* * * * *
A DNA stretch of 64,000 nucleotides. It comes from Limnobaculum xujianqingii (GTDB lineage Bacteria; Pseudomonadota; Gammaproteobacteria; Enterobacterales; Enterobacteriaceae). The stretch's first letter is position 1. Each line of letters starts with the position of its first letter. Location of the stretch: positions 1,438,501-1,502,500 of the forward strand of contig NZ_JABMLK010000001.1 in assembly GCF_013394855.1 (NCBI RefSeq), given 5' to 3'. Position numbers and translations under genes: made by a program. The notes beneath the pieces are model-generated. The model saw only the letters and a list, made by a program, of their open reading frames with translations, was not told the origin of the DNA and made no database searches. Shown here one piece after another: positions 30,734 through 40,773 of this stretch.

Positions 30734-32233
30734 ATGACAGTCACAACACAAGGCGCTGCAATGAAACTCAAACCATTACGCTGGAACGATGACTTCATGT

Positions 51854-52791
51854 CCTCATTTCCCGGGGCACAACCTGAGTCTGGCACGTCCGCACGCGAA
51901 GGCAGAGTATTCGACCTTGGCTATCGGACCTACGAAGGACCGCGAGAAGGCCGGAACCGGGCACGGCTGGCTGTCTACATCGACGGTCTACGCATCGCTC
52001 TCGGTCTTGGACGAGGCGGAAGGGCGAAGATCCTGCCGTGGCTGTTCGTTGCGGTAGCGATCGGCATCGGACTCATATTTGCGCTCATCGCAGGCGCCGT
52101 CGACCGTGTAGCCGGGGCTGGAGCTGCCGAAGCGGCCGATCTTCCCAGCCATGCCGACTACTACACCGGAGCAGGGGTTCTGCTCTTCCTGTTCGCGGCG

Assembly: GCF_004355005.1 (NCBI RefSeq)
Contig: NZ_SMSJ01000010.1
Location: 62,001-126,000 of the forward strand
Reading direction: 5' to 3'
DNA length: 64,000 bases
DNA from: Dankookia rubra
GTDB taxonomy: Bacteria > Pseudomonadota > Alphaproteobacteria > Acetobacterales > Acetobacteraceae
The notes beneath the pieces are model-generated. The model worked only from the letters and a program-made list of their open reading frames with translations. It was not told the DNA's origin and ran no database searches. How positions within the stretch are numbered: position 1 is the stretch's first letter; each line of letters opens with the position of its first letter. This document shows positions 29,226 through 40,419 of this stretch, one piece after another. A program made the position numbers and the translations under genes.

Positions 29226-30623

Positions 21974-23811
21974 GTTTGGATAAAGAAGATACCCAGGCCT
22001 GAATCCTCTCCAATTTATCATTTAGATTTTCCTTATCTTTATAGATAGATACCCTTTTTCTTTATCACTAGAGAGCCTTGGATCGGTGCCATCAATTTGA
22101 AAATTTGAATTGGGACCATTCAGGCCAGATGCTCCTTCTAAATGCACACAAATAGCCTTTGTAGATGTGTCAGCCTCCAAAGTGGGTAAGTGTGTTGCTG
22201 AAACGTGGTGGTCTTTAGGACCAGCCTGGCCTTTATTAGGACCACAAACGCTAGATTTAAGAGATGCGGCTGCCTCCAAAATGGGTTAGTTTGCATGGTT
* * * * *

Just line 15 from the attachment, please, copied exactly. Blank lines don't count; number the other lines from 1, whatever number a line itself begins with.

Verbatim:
GTDB taxonomy: Bacteria > Pseudomonadota > Alphaproteobacteria > Acetobacterales > Acetobacteraceae